Wood framing usually gets clips or screws of some sort. There are several different clips that work well with steel deck framing. One is the Trex Hideaway Clip for Elevations.  We use it exclusively at this point as it works with most decking brands.  Camo is coming out with some interesting ideas with their new Edge Clip and X Clip that work well.  We are constantly trying out new ideas. For screws, we use Cortex Drillers or Deckfast Metal Screws. We use these with one of their decking plug systems.  Cortex seem to work the best for us with their specialized TTap bit system.  We typically use the screws on stairs and picture frame.  The hidden fasteners are for the decking field. 

Can I screw plywood to the steel framing for waterproofing over?  

We have not done this, but I imagine it would work just fine.  There are a number of panhead screws available that self tap and should work fine for this purpose.

Can the steel framing be adjusted to have a slope to it of 2% per foot to drain water off?

You can do most anything with steel that you can with wood.  We do not do this, but it is something that could be done.

Can a finished soffit be installed under the deck framing or do I have to look at steel framing?  

Absolutely, you could add furring and your own boards if you have waterproofing above or an aluminum underdeck system like Underdeck Oasis.  The Fortress Evolutions Steel offers a black joist that looks nice even if you don’t plan on covering it up.

What other advantages does steel framing offer over wood from your point of view?

Steel framing can be recycled if you are going to tear it down in the future. Because steel is put together with screws you can also take it apart easily to fix mistakes that inevitably happen.  Then you can put it right back together again.  Taking apart wood that has been nailed together requires considerably more effort.  Commercial, industrial and agri-business have proven steel as a durable, viable building material over the last 100 years.  The deck industry is catching on and steel’s time has come.

After talking with Philip I’m more interested than ever in exploring using steel to support pedestrian traffic coatings. Philip’s brand of choice for steel deck framing and stair framing is Fortress Building Products https://fortressbp.com/. A look at their website and specs shows a robust product that has an Intertek compliance report on its structural properties and non combustible properties.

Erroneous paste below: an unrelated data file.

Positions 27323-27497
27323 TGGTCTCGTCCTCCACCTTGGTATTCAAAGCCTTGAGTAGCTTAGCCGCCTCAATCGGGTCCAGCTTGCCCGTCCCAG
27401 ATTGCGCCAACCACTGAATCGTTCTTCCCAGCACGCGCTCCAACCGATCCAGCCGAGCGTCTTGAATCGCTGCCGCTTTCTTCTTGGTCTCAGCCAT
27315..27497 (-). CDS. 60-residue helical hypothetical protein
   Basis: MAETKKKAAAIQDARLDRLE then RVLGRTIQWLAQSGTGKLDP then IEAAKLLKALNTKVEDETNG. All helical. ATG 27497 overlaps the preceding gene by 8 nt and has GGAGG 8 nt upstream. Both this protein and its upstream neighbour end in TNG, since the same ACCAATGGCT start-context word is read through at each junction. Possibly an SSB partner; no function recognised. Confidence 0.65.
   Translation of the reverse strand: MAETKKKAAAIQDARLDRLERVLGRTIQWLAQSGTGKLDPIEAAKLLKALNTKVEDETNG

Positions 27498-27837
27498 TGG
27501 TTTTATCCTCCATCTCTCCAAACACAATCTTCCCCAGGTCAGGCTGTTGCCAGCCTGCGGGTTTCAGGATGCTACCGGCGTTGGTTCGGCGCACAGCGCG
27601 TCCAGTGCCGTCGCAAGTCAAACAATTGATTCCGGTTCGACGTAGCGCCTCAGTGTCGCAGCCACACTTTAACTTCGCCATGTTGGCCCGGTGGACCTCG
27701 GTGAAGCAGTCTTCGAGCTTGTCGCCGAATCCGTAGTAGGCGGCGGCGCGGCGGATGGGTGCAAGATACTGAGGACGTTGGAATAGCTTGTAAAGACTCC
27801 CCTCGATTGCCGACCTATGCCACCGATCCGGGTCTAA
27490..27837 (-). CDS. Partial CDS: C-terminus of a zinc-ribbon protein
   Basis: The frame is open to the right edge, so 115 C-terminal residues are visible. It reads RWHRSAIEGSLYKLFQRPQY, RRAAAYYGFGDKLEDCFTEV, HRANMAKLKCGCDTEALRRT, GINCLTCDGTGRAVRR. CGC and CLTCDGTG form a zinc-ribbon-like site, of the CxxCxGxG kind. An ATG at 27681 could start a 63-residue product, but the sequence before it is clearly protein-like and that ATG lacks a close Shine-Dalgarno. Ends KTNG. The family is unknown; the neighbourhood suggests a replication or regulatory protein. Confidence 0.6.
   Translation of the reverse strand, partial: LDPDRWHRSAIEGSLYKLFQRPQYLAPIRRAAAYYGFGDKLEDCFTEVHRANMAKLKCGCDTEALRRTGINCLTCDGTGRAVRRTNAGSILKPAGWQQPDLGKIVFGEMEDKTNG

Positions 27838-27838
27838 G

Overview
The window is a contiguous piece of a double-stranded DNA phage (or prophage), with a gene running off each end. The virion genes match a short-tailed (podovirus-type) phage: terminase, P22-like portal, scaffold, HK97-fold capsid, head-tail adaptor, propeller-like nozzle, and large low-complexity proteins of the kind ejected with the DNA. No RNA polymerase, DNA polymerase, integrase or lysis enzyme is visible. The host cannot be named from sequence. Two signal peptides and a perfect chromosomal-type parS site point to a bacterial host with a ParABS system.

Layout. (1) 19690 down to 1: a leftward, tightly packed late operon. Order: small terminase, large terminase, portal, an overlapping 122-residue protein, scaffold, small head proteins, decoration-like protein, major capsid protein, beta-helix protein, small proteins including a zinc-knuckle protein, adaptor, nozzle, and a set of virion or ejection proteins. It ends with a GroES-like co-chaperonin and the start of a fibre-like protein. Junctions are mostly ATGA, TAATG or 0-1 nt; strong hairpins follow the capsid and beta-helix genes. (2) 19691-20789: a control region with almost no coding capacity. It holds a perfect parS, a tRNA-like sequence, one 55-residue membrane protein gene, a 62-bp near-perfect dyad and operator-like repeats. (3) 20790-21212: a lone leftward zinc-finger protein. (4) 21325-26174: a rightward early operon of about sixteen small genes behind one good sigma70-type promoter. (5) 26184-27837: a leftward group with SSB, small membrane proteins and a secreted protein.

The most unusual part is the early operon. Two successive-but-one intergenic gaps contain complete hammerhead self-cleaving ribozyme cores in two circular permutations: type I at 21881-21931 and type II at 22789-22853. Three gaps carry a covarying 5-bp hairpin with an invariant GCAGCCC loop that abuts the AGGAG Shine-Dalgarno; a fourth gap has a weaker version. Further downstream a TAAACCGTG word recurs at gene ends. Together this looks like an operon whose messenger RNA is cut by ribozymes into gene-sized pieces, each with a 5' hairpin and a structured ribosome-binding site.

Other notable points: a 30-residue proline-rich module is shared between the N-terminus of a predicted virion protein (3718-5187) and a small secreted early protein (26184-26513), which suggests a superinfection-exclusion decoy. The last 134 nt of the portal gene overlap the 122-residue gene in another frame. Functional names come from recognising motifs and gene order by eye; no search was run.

Philip was kind enough to provide photograph’s of his work, which is here in the gallery below. Take a look at his decks and the framing supporting them.

So readers what do you think? Is steel the material to consider and select for your deck project? I’m definitely intrigued and will be exploring this option more for upcoming deck replacement projects my firm William Leys Waterproofing Consultants LLC is involved in.

Please support our sponsors! www.sb326inspector.com
Advertisement

Excellent Read for Condo & HOA Managers “Footing The Bill Paying for SB 326 Balcony Inspections”

Visit Our Sponsors!
Let’s make balconies safe by building them right with the best materials and skill available.

I stumbled on this article by Rachel Miller Esq and Sarah Brown with Reserve Specialist Dennis Eckert RS PRA on CAI’s website. Here Ms. Miller and Ms. Brown discuss the balcony bill in detail and raise a very good point-that Condo’s less than 10 years old may have additional rights under SB-800. Hidden damage exposed during destructive testing may qualify as a latent defect under SB 800 and therefore repairs might be paid for by the builder.

Continue reading Excellent Read for Condo & HOA Managers “Footing The Bill Paying for SB 326 Balcony Inspections”

Grilling Season Is Here… And Here’s Why You Shouldn’t Grill On The Deck

First I’ll tell you that I love to cook steaks and Santa Maria style Tri-tip over oak on my @webergrills .

However, my grill will not be found on the deck. Why? It’s simple, when I read headlines like this one, and see what happens to homes that burn down and how lives are upended, I know my grill is safest when away from the house and off the deck.

Grill on the ground not on the deck!

People always express amazement at how fast the fire started and how fast it spread into the house.

So we’ve been tweeting to Weber, Big Green Egg, Traeger, Solo, Charbroil and others to help get the message out… But they’ve all been silent. Don’t know why, but these companies could help spread the message and save customers homes from damage… But silence is an answer as well. So shame on them.